I have always loved books as you know, but I think these few days gave me even more insight into the work of birthing a book. We have the material, perhaps too much material, and we are struggling to find the form. What exactly is it we are here to say?
Perhaps, what we most struggled with is how personal to make the book, and, how to probe more deeply and clearly into our own insights. I made an effort to go in and more graphically explain the chemo process. That was painful for me. Perhaps, you remember the woman who sobbed in the chemo room when she saw us there, and contemplated joining our "little group." Somehow I glossed over that at the time, and what it was for me. I am trying now to go more carefully into the emotional pain of the chemo process. I was unable to do it at the time. I was living in a lovely bubble of protection. It was how I survived.
I am also surprised at how unclear much of my writing seems when I view it from here. I was living in a chemo-mind place of acceptance, openness, and non-judgment. I struggle now with the critic, and balancing what was then, with what seems discernment now. How do we balance then, and now? We want to show our changes, and, in that, we need to honor what is there, though, at times, it seems a bit "floaty" to me. This balancing act is still unclarified.
Jane worked with "the still point," and how, for her, she has come to feel she needs me to find it. She realizes she could take the time to write, for me, and those moments, that still point, have come to have great meaning for her. How does she create the place to write, that still point, for herself? She had seen it as something to go in and out of. I said, that, for me, the point is to carry the still point with us, to be the still point, and expand it out. I am trying to become a "still area," or "still circle." I want to live in a place of peace and ease that is myself, no matter what else is going on outside. I want people to enter the arena that is me, and feel peace.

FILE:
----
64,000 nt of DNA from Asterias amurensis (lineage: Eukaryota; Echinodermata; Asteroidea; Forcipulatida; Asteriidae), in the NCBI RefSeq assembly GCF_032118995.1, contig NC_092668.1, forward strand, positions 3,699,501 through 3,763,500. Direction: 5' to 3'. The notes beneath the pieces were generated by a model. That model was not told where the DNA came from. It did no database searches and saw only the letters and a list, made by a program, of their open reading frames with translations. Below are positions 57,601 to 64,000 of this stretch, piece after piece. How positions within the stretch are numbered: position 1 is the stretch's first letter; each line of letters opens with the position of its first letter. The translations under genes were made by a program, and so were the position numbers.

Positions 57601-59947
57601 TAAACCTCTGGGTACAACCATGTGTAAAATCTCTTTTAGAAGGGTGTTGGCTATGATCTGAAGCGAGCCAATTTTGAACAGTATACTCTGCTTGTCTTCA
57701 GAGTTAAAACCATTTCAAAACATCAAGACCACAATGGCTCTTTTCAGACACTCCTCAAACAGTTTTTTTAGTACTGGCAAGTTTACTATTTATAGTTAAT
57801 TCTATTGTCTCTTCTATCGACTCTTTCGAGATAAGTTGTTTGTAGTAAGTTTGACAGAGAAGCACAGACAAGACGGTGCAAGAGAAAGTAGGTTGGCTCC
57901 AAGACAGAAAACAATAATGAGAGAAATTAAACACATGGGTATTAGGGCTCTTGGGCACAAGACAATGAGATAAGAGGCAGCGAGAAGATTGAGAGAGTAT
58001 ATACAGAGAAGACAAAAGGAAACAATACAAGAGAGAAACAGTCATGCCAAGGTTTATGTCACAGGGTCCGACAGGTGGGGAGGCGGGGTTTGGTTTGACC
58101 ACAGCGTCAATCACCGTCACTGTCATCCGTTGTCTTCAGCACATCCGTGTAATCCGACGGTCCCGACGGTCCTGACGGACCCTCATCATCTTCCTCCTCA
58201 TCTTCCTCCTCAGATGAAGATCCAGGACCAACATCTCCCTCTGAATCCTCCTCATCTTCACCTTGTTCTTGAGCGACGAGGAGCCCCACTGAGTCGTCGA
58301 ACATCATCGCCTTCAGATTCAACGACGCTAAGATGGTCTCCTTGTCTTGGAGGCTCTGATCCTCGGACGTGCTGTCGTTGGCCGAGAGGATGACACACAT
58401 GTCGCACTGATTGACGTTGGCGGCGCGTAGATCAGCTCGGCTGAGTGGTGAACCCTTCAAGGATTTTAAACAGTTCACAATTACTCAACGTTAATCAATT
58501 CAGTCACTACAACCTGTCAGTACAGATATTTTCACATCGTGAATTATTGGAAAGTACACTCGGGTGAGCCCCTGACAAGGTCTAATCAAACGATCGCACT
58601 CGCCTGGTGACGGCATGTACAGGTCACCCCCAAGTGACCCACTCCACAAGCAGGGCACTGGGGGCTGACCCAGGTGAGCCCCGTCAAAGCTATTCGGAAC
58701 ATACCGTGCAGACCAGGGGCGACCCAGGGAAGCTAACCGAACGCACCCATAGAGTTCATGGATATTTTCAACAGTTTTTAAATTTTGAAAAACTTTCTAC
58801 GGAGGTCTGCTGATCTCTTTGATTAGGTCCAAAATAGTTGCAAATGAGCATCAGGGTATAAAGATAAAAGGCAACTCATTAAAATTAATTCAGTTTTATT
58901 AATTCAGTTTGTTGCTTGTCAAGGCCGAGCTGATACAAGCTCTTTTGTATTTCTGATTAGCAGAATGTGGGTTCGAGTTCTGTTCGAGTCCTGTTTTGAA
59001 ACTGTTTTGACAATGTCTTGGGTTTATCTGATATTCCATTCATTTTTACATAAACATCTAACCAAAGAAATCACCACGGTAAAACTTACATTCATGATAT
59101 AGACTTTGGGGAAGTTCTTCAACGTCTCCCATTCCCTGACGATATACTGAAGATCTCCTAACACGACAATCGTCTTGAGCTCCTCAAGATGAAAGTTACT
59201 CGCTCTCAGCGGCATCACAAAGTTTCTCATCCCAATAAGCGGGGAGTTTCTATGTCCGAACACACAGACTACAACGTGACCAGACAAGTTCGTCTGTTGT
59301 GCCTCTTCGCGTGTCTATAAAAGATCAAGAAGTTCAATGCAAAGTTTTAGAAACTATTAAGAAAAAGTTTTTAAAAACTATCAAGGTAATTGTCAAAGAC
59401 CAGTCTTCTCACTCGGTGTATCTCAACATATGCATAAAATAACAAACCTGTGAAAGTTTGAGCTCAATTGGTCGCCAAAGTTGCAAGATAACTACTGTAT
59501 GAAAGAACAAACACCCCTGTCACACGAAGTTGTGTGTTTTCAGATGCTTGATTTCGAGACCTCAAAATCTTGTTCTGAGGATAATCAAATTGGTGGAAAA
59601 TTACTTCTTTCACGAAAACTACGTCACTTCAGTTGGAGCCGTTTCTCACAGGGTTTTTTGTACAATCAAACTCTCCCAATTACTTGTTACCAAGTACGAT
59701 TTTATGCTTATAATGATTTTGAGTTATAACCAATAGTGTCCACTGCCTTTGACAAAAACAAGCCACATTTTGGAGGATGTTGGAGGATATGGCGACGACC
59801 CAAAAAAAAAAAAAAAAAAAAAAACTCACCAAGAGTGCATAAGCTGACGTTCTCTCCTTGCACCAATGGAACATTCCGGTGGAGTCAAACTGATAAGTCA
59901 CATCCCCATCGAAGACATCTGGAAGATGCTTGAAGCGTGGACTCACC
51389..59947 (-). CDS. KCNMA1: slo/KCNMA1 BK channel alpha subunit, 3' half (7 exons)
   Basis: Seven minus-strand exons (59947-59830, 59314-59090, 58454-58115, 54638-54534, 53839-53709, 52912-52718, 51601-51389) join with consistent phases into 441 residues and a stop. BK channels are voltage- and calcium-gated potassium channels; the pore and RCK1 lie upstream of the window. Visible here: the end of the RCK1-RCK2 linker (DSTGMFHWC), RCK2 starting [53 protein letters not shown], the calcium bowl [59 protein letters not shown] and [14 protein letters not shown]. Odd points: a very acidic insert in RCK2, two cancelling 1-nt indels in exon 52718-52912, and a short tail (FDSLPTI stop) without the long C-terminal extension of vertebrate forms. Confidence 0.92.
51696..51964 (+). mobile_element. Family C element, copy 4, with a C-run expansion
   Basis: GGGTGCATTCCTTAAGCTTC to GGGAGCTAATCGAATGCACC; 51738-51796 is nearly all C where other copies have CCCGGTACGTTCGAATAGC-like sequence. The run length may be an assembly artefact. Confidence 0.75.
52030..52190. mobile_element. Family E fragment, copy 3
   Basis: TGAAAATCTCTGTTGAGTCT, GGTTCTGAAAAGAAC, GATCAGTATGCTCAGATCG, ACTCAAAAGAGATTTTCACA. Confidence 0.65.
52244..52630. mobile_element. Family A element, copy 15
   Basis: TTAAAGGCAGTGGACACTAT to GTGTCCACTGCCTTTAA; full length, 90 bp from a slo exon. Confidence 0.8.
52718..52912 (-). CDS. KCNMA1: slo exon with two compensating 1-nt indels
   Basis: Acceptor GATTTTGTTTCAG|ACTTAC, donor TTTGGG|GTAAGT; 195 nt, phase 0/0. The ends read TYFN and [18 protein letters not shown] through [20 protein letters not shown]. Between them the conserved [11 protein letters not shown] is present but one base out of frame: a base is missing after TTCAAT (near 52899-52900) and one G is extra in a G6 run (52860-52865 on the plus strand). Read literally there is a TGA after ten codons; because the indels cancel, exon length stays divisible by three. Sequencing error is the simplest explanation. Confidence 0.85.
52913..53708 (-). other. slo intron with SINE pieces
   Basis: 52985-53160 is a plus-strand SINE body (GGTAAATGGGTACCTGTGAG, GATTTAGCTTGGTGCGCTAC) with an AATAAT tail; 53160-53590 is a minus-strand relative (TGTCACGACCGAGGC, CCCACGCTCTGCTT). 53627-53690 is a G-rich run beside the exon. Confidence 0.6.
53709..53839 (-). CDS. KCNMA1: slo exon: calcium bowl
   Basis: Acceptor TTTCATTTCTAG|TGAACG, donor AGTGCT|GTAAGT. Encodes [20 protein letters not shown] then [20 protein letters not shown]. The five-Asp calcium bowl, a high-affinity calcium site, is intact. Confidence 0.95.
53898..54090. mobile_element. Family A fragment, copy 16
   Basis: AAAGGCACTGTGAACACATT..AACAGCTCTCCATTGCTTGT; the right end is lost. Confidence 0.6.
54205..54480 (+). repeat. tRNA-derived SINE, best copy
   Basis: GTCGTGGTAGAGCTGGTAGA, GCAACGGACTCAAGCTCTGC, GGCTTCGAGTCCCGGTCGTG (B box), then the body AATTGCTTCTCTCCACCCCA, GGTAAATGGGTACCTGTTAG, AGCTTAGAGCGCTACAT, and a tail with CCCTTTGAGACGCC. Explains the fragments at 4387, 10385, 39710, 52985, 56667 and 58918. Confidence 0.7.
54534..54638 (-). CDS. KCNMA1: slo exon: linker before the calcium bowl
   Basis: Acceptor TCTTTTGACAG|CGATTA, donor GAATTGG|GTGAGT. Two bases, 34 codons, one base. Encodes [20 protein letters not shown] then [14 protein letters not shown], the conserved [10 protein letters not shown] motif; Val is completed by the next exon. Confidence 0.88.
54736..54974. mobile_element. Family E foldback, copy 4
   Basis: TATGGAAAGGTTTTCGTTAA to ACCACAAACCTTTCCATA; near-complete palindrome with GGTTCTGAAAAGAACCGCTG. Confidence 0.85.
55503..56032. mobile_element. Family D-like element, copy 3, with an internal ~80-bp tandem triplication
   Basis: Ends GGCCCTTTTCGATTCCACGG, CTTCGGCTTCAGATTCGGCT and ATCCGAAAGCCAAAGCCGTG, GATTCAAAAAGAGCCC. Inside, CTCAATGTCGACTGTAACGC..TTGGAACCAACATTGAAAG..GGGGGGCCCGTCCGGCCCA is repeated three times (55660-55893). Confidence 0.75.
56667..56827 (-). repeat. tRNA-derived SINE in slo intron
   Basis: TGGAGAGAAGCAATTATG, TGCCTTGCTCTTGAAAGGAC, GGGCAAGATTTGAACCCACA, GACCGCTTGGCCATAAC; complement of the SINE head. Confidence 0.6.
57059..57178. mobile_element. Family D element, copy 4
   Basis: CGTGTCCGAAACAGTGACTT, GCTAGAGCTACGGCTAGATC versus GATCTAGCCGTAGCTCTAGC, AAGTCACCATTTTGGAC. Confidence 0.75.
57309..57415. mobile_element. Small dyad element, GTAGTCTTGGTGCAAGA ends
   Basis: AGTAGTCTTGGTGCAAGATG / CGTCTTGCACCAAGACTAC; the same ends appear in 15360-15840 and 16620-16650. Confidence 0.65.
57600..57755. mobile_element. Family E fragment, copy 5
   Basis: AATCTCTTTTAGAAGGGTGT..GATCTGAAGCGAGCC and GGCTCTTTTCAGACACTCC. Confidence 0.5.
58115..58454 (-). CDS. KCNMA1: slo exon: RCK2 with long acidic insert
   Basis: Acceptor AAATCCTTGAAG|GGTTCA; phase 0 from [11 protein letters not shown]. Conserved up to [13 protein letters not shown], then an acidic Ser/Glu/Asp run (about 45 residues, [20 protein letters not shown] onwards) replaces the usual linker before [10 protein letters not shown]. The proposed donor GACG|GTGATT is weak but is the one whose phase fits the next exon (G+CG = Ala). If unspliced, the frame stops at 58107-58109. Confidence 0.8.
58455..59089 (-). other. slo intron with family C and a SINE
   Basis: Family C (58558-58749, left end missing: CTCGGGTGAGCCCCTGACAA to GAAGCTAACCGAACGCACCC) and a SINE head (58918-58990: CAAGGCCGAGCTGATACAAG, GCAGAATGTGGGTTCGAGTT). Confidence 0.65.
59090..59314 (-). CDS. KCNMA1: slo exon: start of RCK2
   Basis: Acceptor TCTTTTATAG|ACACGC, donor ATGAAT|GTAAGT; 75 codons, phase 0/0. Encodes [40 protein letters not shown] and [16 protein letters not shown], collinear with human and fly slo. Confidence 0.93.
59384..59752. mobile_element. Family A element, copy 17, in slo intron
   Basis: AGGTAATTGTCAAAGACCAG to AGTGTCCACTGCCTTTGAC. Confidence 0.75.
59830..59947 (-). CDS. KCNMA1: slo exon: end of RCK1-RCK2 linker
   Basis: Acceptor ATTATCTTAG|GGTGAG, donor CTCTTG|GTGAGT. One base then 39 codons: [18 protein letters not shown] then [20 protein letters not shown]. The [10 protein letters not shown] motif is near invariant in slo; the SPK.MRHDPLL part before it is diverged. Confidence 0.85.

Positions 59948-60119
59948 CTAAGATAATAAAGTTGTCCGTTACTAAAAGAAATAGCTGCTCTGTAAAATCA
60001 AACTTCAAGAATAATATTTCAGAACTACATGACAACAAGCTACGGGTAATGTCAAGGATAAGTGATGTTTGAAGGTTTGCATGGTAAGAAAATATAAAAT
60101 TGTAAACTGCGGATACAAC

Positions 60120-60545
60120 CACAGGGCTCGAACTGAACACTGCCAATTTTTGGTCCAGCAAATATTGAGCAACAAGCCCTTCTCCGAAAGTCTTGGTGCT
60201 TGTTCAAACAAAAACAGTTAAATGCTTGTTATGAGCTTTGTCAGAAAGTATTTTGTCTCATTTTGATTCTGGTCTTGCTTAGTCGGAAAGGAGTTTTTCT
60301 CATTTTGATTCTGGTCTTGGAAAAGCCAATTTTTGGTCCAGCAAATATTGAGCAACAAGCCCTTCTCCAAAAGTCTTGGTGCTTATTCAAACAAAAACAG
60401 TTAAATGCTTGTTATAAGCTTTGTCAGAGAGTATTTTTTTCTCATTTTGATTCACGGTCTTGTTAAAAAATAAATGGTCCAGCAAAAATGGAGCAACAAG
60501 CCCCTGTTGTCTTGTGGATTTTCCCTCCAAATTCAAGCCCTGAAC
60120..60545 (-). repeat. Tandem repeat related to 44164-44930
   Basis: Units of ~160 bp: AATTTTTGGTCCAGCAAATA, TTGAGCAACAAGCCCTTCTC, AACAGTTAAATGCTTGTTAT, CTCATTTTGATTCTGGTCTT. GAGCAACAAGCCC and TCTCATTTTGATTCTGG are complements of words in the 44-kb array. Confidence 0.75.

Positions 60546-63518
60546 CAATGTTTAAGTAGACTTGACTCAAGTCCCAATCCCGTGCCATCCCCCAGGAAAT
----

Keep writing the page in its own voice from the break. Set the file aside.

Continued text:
I am with all of this as I am home today. I never unpacked from before, so realized I took Nantucket sand to Inverness. It seemed right. We were staying in a place on the bay, and I sat, entranced. Our mothers were part of this time.
I thought of how mine would have loved to sit and look out from our space. Jane said she couldn't remember her mother ever just sitting. I think we began to realize, in this time together, how different we are, in some ways, from each other, and, of course, how that will be the strength of the book. We are also much the same. We are trying to unite our efforts in a breast stroke, where each of us is an arm, two arms functioning as one. We became more aware of the collaborative part of the book in this time together. Jane needs her arm to be equal to mine. She is working on that, for herself, as the focus throughout the process was more on me.
Another question is how much we now bring in of what else was going on. Neither of us was living in a vacuum, and yet, what we presented might have made it seem so. Do we present more now? Is it needed, or interesting? I do think we need to look at it, and, my sense is that it doesn't belong in the book. I think focus is key. How did I go through treatment? What was it for me, and what was it for my friend, and friends, and how is everyone now?
Jane is looking at how it is for her now that I am "well." I am wondering how that is for others. You rallied to support me. I learned to receive. Where are we now? The tide has ebbed, and we all will discover new places to reside. How do we relate now, as strength returns to me, stability?
I am grateful to be home, and I am very tired. I welcome the fatigue. It is time to rest. I was home for almost nine months. Now, I have been out. I climb into my shell for a bit, welcome the fog, and sleep.
May your weekend swell, meaningful and deep.
I am so very happy to be home. I enjoyed my time away, and it is so true. "There is no place like home!"